Although a shared operational experience has been one of the main threads of the USAF/RAF partnership, the same close alignment of views is mirrored in the development and procurement of equipment. In the specialist – and sensitive – area of Signals and Communications intelligence collection the USAF’s RC135 force worked hand in glove with the RAF’s Nimrod R1 Squadron and it was, therefore, relatively straightforward – and mutually advantageous – for the RAF to procure RC135 RIVET JOINTS as a replacement for the ageing Nimrod R1. The creation of the Combined Predator Task Force reflected a similarly beneficial partnership between the USAF and RAF. Established at Creech Air Force Base in the aftermath of Operation IRAQI FREEDOM, the force brought together RAF and USAF personnel to develop the still embryonic capabilities of the Predator UAV into what has become an essential part of our frontline capability. Although the RAF has now built its own Reaper UAV force (soon to be replaced with the more advanced and capable Protector UAV) the experience gained from operating alongside USAF colleagues at Creech has been an invaluable stepping stone in establishing the force, whilst at the same time helping to deliver a critical operational capability. The F35 programme displays similar close working relationships, in this case with both the USAF and USMC. As the only Level 1 partner in the programme, the UK has an important role in the F35 Test and Evaluation programme and has benefitted enormously from training 617 Squadron personnel alongside the USMC squadrons at Marine Corps Air Station Beaufort in South Carolina.
These are only a handful of the examples of where the relationship between the USAF and RAF endures and, indeed, continues to flourish – there are many more. Inevitably, the partnership benefits enormously from the close personal relationships between the men and women at the top, be that Reagan and Thatcher, Bush and Blair or the respective Chiefs of Staff. However, I firmly believe that the strength of the relationship is underpinned by shared values, mutual respect and trust – and a collective desire to ensure the safety of our democratic way of life. Just as Billy Fiske was willing to pay the ultimate sacrifice for this goal, so are the young people in today’s USAF and RAF, and I can think of no more fitting tribute to them all than the memorial proposed by the Foundation.
Air Chief Marshal Sir Glenn Torpy was born in 1953 and joined the Royal Air Force in 1974 after achieving a First in Aeronautical Engineering at Imperial College, London.
His operational flying career included two tours flying the Jaguar in the reconnaissance and attack roles, a tour as a Qualified Weapons Instructor on the Hawk and command of a Tornado GR1A tactical reconnaissance squadron. In this latter role he saw active service during the First Gulf War, for which he was awarded the Distinguished Service Order. In 1994 he assumed command of Royal Air Force Bruggen in Germany, the largest Tornado base in the Royal Air Force.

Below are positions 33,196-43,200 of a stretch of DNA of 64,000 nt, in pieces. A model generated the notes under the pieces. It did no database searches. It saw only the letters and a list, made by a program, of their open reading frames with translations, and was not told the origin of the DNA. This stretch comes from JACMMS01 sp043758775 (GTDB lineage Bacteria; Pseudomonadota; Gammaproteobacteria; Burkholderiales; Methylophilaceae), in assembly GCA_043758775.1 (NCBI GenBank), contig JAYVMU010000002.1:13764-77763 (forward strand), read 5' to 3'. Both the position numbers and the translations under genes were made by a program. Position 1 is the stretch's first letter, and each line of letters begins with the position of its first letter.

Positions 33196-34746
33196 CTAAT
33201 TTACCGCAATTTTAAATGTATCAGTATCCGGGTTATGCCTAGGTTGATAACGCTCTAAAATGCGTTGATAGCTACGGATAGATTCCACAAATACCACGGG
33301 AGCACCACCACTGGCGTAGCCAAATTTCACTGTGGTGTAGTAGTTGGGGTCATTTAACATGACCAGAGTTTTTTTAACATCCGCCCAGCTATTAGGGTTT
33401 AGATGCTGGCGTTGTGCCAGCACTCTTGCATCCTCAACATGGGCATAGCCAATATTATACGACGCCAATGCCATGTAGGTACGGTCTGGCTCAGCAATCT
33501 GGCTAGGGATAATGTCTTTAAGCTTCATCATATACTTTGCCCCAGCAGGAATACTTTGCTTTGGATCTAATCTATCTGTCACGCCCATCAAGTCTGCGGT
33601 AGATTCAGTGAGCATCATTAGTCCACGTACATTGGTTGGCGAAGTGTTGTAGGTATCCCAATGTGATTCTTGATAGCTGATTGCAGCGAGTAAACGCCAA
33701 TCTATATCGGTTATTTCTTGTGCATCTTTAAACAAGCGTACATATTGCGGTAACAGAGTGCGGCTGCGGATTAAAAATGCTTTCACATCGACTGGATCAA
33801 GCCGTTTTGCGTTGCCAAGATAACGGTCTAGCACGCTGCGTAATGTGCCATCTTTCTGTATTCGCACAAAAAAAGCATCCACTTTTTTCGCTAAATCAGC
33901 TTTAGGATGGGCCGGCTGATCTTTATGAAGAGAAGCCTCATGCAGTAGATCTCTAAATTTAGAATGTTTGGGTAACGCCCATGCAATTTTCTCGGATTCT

Sir Glenn graduated from the Royal College of Defence Studies in December 1997 and the Higher Command and Staff Course in April 1998. He subsequently moved to the UK Permanent Joint Headquarters as Assistant Chief of Staff J3 (Operations), where he was involved in Operation DESERT FOX in Iraq and Operation ALLIED FORCE, the NATO intervention operation in Kosovo, for which he was made a Commander of the British Empire. He spent a short time as Director of Air Operations in the Ministry of Defence before taking over as Assistant Chief of the Defence Staff (Operations). Sir Glenn became Air Officer Commanding No 1 Group in March 2001, with responsibility for all Royal Air Force Strike Attack, Offensive Support, Air Defence and Reconnaissance forces. During his time at No 1 Group he commanded the 22,000 British Forces participating in Exercise SAIF SAREEA II in Oman, and in 2003 was the UK Air Commander for Operation IRAQI FREEDOM, for which he was awarded the United States Legion of Merit for his part in the Coalition operation. In July 2003 he became Deputy Commander-in-Chief Strike Command before being appointed Chief of Joint Operations at the Permanent Joint Headquarters in July 2004, where he was responsible for all the United Kingdom’s overseas operations, including those in Iraq and Afghanistan. Sir Glenn became Chief of the Air Staff in April 2006. He was made a Knight Commander of the Bath in January 2005 and a Grand Knight Commander in June 2008. During his flying career Sir Glenn has amassed some 4300 hours of fast-jet flying, predominately on Jaguar, Hawk and Tornado, but also on Typhoon. He retired from the Royal Air Force in July 2009 and joined BAE Systems as their Senior Military Advisor in January 2011, a role he held until October 2018.
Sir Glenn is married to Christine, and for relaxation enjoys sailing, playing golf, gardening, cabinet making, photography and reading about military history. He is a Fellow of both the Royal Aeronautical Society and City and Guild Institute, and a Liveryman of the Worshipful Company of Haberdashers.